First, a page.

Recent Articles

Follow Us
  >  Estate Administration   >  Considerations When Leaving Estates to Non-U.S. Citizen Beneficiaries – Part 2

Considerations When Leaving Estates to Non-U.S. Citizen Beneficiaries – Part 2

In my post last week, I answered the question whether leaving assets to a non-U.S. citizen triggers any additional tax when compared to a U.S. beneficiary.  With the exception of a spouse, it generally makes no difference from an estate or inheritance tax standpoint.  There are, however, other practical considerations to take into account.

For example, before an executor or administrator distributes the estate to the heirs, he or she should prepare an accounting showing what was taken into the estate, what was paid in estate debts and taxes and what each heir’s share of the remaining estate is.  It is a good practice – for the fiduciary’s protection – that each heir sign a release and refunding bond which releases the fiduciary from any liability before funds are distributed.

While it is recommended that these documents be signed before a notary, that can sometimes be problematic logistically if the heir lives in a remote area not near the U.S. embassy or consulate or where a notary can easily be found.  While this certainly isn’t a reason to change one’s chosen heirs, it can lead to some delays or necessitate work arounds to insure that all documents are properly signed and acknowledged.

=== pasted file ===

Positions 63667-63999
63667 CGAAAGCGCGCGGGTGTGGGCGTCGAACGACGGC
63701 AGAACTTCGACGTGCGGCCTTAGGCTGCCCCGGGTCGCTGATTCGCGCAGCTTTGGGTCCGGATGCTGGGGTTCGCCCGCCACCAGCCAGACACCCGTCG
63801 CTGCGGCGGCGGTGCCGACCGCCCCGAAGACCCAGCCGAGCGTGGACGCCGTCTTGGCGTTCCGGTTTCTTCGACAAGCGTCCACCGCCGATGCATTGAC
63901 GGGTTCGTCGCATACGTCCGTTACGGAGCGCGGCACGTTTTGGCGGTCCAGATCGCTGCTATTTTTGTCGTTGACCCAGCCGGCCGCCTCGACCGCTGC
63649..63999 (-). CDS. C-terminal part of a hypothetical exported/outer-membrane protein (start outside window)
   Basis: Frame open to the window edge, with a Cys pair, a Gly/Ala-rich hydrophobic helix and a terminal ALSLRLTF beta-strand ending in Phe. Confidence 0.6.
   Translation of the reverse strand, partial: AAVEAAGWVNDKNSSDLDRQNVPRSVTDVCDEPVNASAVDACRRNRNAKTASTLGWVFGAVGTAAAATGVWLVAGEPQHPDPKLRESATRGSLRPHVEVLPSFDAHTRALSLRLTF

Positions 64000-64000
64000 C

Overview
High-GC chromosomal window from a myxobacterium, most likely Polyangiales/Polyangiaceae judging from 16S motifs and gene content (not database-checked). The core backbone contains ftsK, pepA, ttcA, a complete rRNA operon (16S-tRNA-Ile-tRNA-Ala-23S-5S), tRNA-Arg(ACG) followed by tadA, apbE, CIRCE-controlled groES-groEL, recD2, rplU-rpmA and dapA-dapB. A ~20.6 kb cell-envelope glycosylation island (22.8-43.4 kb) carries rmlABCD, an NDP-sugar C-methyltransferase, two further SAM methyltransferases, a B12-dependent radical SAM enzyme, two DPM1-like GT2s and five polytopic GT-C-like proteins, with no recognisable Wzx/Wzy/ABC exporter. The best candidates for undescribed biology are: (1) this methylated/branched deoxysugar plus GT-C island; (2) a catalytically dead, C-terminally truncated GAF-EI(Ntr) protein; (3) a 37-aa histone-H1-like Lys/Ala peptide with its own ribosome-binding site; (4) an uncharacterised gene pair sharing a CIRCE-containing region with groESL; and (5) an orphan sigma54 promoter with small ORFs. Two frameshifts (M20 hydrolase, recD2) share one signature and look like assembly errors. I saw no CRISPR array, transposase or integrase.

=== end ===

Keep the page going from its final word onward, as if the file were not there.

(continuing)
Additionally, there may be tax issues when leaving assets to a non-U.S. citizen.  It is a good idea to consult a tax advisor who is familiar with the tax laws in the foreign country as well as the implications of any tax treaty between the U.S. and that country.  Leaving an IRA to a non-U.S. beneficiary, for example, may cause such a beneficiary particular tax issues that are not applicable to U.S. beneficiaries.  In some cases it may be wise to pick and choose certain  assets to leave or not leave to foreign heirs.  

Finally, language barrier and unfamiliarity with the U.S. financial system and institutions may cause heirs problems if the assets are non-probate ones.  In that case, there is no one in the U.S. that they can rely on to assist them, since the executor or administrator has no direct access to these assets.  Elderly foreign heirs may have particular difficulties navigating the U.S. system.

When there is no will and under the intestacy laws there are foreign heirs, the problem can be more tangled.  I’ll explain that next week.